• Dairy and dairy products like cheese, yogurt, and butter
  • Fruits and nuts that are high in calories
  • Sugar and sugary foods and beverages
  • Refined carbohydrates and processed foods like bread, pasta, chips, etc.
  • Baked goods like muffins, cakes, and brownies

A Day in Okinawa Diet

diet plan

If you wish to follow the Okinawa diet plan, here is an overview of what the different meals would look like:


  • Tofu and yellow pepper stir fry with roasted sweet potato
  • Miso soup topped with soft boiled egg
  • Congee with some natto


  • Rice with lentils served with crispy edamame and steamed broccoli
  • Pork ribs served over a bed of rice along with stir-fried bitter melon
  • Tofu and vegetable soup served with pickled daikon radish

[Read: 1300 Calories Diet]


  • Brown rice with spinach and pumpkin loaded lentils
  • Rice noodles miso soup with some natto and pickled vegetables
  • Boiled sweet potato salad with cabbage, mushroom, and bamboo shoot stir fry


  • Seaweed salad
  • Carrots and Radish
  • Fruit


  • Jasmine tea
  • Millet grain brandy
  • Soy milk

Drawbacks of Okinawa Diet

Even though the Okinawa diet is loaded with health benefits, the possible downsides include:

[Read: Pescatarian Diet]

1. Restrictiveness

Following the traditional Okinawa diet and the Okinawa diet recipes can be really difficult, especially for those who have adapted to the Western diet. Further, conventional Okinawan ingredients and food items may not be readily available. Thus, the diet may seem to be fairly restrictive.

It may also be mentioned that the diet also excludes certain food groups like dairy, seeds, nuts, and fruits, which are excellent sources of vitamins, minerals, fiber, and antioxidants.

2. High Sodium Content

Given that the diet is high in fiber is yet another cause for concern, especially for those suffering from hypertension(5). A few versions of the Okinawa diet supply as much as 3,200mg of sodium can increase the retention of fluid within the blood vessels, causing an increase in blood pressure.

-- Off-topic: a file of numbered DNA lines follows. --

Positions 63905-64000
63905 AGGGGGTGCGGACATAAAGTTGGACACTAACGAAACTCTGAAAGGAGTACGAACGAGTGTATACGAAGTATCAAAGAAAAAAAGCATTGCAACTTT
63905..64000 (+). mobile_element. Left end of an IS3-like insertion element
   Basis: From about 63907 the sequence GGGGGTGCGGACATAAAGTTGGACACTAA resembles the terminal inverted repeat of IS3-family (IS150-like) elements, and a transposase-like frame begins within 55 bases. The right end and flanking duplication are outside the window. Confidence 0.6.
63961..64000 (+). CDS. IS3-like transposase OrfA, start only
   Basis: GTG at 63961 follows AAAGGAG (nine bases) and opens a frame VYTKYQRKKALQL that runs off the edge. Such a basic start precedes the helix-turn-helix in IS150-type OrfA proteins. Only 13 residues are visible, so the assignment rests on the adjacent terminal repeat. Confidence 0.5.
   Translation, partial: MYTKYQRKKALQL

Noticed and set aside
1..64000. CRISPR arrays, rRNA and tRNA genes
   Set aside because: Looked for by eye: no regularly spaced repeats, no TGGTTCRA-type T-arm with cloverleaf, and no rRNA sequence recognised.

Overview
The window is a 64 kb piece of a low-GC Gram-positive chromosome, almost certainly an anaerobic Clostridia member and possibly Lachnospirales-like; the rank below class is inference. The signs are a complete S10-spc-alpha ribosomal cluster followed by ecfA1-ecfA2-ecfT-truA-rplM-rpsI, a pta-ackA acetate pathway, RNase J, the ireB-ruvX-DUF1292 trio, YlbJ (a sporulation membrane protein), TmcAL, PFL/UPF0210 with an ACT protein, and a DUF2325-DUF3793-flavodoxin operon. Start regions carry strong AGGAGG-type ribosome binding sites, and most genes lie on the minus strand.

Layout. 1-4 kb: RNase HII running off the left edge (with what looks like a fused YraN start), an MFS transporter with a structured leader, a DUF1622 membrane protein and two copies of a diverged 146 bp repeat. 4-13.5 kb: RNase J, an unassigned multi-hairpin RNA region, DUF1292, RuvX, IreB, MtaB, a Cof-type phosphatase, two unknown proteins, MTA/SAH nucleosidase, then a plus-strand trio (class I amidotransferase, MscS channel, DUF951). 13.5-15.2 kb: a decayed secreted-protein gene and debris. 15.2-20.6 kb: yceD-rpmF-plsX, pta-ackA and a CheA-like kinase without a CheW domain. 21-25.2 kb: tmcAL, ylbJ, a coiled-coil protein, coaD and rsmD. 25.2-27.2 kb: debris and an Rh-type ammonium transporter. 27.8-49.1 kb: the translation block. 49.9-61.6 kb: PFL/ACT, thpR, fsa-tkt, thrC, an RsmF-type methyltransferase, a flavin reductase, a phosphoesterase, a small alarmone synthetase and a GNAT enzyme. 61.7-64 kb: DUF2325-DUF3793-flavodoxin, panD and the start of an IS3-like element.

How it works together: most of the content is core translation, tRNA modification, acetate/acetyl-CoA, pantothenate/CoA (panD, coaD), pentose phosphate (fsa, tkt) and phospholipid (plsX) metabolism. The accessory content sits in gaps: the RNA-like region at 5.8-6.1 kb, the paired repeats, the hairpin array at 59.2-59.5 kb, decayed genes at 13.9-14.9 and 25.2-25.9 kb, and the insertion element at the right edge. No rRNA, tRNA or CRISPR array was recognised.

However, the Okinawa diet is also loaded with potassium, which offsets the damaging effects of sodium. Further, avoiding sodium-rich foods like miso and dashi can help control sodium intake.

3. Not a One-Size-Fits-All Diet

While the Okinawa diet may seem like a blessing to lose weight and lead a healthier life, the results may vary depending on the individual’s genetic structure and lifestyle. For instance, Okinawans take about 14,000 to 18,000 steps a day, while an average American takes about 5,000. Thus, merely following the diet is not a magic cure.


Even though the Okinawa diet is tough to follow, it is well worth the effort. It helps maintain a healthy weight and battles chronic diseases while protecting the heart. The focus on unprocessed, whole grains and plant-based foods ensures that we are mindful of the healthy and nutritious foods that we eat. Further, other principles like revering food, and eating until satiated enhances the health benefits.

Also Read:

Benefits of Boiled Egg Diet

Benefits of Endomorph Diet

Benefits of Tuna Diet


1. What Do the Okinawans Eat for Breakfast?

Okinawans prefer eating a nutrient-dense and filling breakfast consisting of tofu, eggs, vegetables, and whole grains like rice or millets. Soups and porridge are fairly common breakfast items. Miso soup is a breakfast staple in Okinawa.

2. Do Okinawans Eat Eggs?

Traditional Okinawa dictates that a few eggs can be consumed in a week. However, the Modern Okinawa diet allows for eggs in a somewhat greater quantity.

3. What Kind of Tea Does Okinawans Drink?

Okinawans typically consume green tea and jasmine tea.